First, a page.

experimental film | 9′
Cracking concrete walls of an abandoned film theatre become the canvas for audiovisual exploration of Christopher Fox’s and Ian Duhig’s “Natural Science”. On one hand, it is a conceptual piece, where the only source of light is a projector stacked on the camera. This device both captures and projects the image. On the other hand, it is a sensual and intuitive reflection of music and poetry.
As the camera-projector scans the space, the performer emerges in it. The musician, along with the walls, floor, and ceiling, becomes part of the canvas too. The eery bunker-like concrete interior becomes a field of blooming flowers or a busy alley in the city, once the images of the camera-projector take over. Contemporary artist Lora Kmieliauskaitė plays the violin and sings mesmerizing yet brilliantly simple poems by Ian Duhig. The words, the images, and the music merge into one expressive yet subtle musical film.
Contemporary artist Lora Kmieliauskaitė delightfully mixes her work as a violinist, actress, and interdisciplinary performer.
Through her performance projects, she tells emotional stories that resonate her personal experiences and feelings. Lora’s creative work influences embrace many different genres, including classical and contemporary music. She’s eager to spread the sounds of contemporary Lithuanian music by giving voice/sound to creative ideas of talented contemporary composers. Among the many highlights of Lora’s performative career, the one closest to her heart is a contemporary ensemble “Twenty Fingers Duo”, in which Lora and her brother, the cellist Arnas Kmieliauskas share their musical similarities and differences. Their debut album “Performa” was released at the end of 2020.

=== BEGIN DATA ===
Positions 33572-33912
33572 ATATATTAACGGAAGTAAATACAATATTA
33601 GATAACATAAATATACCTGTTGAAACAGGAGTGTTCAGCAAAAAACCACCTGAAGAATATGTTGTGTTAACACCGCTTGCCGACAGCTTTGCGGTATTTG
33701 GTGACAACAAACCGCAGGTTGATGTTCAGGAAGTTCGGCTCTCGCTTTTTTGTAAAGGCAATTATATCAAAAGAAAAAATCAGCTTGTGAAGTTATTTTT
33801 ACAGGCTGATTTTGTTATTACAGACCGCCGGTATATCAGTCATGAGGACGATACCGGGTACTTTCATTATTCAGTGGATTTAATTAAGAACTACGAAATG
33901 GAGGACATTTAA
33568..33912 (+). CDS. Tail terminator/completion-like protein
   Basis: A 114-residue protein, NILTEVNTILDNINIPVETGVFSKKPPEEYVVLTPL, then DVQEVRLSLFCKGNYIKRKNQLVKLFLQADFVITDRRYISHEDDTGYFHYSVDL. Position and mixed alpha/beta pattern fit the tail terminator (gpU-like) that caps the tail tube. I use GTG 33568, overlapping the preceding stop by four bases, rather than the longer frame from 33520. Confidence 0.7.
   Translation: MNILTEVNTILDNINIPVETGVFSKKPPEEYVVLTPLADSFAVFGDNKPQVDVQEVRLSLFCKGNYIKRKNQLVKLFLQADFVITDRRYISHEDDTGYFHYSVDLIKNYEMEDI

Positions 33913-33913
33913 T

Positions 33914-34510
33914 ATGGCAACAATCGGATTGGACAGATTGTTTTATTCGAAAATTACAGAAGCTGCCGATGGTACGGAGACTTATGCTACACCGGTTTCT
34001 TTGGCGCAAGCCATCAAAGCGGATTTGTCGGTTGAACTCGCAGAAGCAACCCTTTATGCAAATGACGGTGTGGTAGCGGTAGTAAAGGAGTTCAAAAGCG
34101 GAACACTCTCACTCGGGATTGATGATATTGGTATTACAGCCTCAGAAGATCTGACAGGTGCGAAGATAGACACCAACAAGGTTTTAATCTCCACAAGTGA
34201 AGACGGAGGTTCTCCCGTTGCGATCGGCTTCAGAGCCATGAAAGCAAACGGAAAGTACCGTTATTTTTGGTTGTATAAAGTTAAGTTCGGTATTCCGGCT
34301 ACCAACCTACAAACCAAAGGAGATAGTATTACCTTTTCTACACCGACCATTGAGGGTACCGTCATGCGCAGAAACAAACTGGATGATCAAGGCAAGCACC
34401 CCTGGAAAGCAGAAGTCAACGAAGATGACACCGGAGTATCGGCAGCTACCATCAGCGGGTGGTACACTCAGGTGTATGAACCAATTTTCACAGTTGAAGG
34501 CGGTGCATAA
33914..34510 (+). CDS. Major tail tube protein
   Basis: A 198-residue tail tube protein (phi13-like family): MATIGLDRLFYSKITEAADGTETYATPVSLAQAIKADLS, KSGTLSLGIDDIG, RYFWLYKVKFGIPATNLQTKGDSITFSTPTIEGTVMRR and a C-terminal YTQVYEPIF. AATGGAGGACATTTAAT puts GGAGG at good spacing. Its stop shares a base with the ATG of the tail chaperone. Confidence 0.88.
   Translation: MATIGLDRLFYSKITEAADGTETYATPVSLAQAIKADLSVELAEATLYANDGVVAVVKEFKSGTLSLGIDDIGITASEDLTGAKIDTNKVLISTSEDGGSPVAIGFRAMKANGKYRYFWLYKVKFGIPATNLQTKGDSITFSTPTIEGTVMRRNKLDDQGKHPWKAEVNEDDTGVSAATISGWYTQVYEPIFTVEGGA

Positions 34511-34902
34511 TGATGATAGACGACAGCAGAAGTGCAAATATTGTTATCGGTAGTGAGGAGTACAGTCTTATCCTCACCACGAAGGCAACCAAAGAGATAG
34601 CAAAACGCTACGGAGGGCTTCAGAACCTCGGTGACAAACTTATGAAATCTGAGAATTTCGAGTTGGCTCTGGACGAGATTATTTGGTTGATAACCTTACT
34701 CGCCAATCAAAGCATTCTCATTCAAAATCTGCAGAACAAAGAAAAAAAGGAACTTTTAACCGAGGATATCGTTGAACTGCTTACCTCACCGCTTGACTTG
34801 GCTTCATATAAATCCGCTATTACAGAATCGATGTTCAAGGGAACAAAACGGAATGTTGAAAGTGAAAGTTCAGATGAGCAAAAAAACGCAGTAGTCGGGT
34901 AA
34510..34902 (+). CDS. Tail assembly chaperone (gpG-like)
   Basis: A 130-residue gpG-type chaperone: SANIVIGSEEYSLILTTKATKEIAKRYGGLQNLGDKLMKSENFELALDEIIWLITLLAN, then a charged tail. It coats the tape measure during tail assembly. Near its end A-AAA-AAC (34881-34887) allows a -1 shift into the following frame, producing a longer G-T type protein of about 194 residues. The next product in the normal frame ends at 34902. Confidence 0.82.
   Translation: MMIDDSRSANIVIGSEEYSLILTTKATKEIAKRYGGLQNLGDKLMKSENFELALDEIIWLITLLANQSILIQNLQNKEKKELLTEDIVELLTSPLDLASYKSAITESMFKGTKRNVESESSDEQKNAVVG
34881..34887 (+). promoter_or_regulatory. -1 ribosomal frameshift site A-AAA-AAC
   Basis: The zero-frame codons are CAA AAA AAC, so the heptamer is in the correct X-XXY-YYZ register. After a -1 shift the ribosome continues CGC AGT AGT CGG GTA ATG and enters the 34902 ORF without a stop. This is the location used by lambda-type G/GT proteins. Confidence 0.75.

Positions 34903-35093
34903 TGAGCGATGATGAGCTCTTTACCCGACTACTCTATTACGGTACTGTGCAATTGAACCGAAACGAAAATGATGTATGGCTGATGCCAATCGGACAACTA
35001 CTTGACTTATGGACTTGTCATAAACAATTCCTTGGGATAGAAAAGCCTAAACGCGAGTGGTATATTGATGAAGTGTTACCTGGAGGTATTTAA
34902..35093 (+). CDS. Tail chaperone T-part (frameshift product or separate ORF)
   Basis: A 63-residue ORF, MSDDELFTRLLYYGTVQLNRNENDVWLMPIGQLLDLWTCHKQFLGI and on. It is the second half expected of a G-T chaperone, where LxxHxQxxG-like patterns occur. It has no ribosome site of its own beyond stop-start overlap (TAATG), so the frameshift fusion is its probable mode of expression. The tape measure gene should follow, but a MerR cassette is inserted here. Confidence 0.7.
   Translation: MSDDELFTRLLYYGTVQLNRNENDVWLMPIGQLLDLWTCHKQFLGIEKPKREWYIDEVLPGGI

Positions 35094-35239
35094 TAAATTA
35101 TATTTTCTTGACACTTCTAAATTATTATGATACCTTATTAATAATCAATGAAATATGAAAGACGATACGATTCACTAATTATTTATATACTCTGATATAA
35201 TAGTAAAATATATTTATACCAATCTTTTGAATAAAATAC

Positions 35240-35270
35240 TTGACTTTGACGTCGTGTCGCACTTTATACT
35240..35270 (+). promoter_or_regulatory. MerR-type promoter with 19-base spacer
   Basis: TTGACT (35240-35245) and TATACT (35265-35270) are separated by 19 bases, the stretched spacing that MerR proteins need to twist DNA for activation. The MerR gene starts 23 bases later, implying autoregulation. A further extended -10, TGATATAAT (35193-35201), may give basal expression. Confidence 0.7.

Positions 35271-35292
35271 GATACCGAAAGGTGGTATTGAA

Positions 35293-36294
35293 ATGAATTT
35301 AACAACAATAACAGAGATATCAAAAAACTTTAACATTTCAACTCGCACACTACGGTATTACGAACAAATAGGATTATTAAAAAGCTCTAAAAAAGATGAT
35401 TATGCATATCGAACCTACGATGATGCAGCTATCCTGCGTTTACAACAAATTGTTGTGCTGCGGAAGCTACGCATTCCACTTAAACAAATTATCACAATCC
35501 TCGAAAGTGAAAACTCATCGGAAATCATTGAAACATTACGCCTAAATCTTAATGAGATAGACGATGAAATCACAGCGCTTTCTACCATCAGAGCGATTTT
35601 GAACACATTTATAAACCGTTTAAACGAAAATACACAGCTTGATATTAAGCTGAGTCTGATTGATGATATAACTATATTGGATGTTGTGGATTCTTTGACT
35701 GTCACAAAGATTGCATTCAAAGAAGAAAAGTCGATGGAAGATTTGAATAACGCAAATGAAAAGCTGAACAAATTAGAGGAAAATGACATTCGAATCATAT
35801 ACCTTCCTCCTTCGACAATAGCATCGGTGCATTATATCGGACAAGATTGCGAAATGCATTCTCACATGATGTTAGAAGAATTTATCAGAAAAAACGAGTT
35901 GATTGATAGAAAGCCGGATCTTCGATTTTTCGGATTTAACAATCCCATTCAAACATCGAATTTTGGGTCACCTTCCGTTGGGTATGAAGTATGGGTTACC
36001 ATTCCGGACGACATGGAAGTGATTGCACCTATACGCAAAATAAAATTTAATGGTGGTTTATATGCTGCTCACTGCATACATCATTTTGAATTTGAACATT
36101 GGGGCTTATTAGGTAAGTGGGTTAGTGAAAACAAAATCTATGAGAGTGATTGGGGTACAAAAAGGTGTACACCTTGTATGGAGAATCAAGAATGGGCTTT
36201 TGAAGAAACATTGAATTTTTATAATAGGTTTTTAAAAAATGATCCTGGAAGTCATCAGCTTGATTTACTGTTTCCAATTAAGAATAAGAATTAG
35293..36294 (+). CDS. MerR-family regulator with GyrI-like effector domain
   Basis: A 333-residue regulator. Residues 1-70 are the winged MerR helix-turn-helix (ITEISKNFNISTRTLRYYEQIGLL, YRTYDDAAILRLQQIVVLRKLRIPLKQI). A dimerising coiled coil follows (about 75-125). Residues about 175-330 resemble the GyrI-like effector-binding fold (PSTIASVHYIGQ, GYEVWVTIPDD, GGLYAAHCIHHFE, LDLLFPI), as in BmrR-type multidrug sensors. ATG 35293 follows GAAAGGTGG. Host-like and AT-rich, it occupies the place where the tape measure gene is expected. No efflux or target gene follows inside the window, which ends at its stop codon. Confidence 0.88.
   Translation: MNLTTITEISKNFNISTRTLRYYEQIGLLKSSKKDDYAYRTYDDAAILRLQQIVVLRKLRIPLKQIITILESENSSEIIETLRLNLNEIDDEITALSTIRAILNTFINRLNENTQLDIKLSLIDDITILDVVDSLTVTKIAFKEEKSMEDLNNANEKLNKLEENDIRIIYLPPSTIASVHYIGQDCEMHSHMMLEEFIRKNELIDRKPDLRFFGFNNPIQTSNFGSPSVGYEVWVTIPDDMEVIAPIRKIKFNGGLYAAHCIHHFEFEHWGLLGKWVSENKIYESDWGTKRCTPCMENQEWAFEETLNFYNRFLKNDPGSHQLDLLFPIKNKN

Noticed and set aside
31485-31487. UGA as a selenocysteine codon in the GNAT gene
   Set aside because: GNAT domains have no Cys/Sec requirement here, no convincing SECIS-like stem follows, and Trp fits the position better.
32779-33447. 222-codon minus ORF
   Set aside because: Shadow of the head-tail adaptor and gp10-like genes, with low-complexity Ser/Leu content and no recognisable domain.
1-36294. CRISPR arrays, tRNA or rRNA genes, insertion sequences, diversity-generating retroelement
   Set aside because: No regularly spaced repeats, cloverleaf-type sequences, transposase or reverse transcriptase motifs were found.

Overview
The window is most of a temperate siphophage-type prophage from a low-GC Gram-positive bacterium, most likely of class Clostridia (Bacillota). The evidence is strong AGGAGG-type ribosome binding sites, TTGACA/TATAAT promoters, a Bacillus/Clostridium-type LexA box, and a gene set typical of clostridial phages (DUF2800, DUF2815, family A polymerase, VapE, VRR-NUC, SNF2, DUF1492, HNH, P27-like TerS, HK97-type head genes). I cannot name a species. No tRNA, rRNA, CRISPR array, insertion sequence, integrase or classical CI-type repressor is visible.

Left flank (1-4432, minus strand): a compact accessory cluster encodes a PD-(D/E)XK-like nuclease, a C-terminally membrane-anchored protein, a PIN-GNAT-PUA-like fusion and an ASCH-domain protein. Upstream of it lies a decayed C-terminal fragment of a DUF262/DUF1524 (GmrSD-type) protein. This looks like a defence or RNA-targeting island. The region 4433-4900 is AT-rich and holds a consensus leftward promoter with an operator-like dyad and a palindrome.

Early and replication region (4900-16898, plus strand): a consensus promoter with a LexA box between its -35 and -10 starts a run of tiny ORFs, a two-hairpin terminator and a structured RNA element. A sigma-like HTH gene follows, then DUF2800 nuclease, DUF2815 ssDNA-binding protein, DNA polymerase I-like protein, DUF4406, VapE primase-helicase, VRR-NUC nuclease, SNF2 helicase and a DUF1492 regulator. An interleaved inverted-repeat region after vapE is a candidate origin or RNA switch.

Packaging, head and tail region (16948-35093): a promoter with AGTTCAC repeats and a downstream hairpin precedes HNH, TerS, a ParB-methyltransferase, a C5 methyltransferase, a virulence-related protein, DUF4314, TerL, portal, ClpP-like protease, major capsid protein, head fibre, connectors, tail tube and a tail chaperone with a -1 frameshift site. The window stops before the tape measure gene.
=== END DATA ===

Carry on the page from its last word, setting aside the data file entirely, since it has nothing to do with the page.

Born in Vilnius (Lithuania) in 1992, Kristijonas is an audiovisual artist, filmmaker and photographer. In his work he combines music and sonic art with the visual expression in narrative and non-narrative films, photography and audiovisual installations.
While studying Film and Music BA at Brunel University, he worked on interdisciplinary art projects and festivals with students and lecturers from the School of Arts (Jennifer Walshe, Christopher Fox, Colin Riley, Bob Gilmore).
Music plays a major role in his storytelling. It is particularly present in his collaborations with a Lithuanian composer Dominykas Digimas. Psychogeographic approach to street videography, exploring the city as a character was the basis of imagery for “From Another Point of View” or “This Order Goes Wrong”. Their recent work “Why Does This Appear” explores the question of the subjectivity in memories, as well as the docu-fiction storytelling in a silent music film form.
Christopher Fox is a composer, teacher and writer on new music. Between 1984 and 1994 he was a member of the composition staff of the Darmstadt New Music Summer School. During 1987 he lived in West Berlin as a guest of the DAAD Berlin Artists Programme. From 1994 until 2006 he was a member of the Music Department at the University of Huddersfield, eventually becoming Professor of Composition. He joined Brunel University London as Professor of Music in 2006 and left his full-time teaching role in 2021 to become Emeritus Professor. In November 2021 he was elected as a member of the Akademie der Künste, Berlin.
Ian Duhig (b. 1954) was the eighth of eleven children born to Irish parents with a liking for poetry. He has won the National Poetry Competition twice, and also the Forward Prize for Best Poem; his collection, The Lammas Hireling, was the Poetry Book Society’s Choice for Summer 2003, and was shortlisted for the T.S. Eliot Prize and Forward Prize for Best Collection. Chosen as a New Generation Poet in 1994, he has received Arts Council and Cholmondeley Awards, and has held various Royal Literary Fund fellowships at universities including Lancaster, Durham, Newcastle and his own alma mater, Leeds.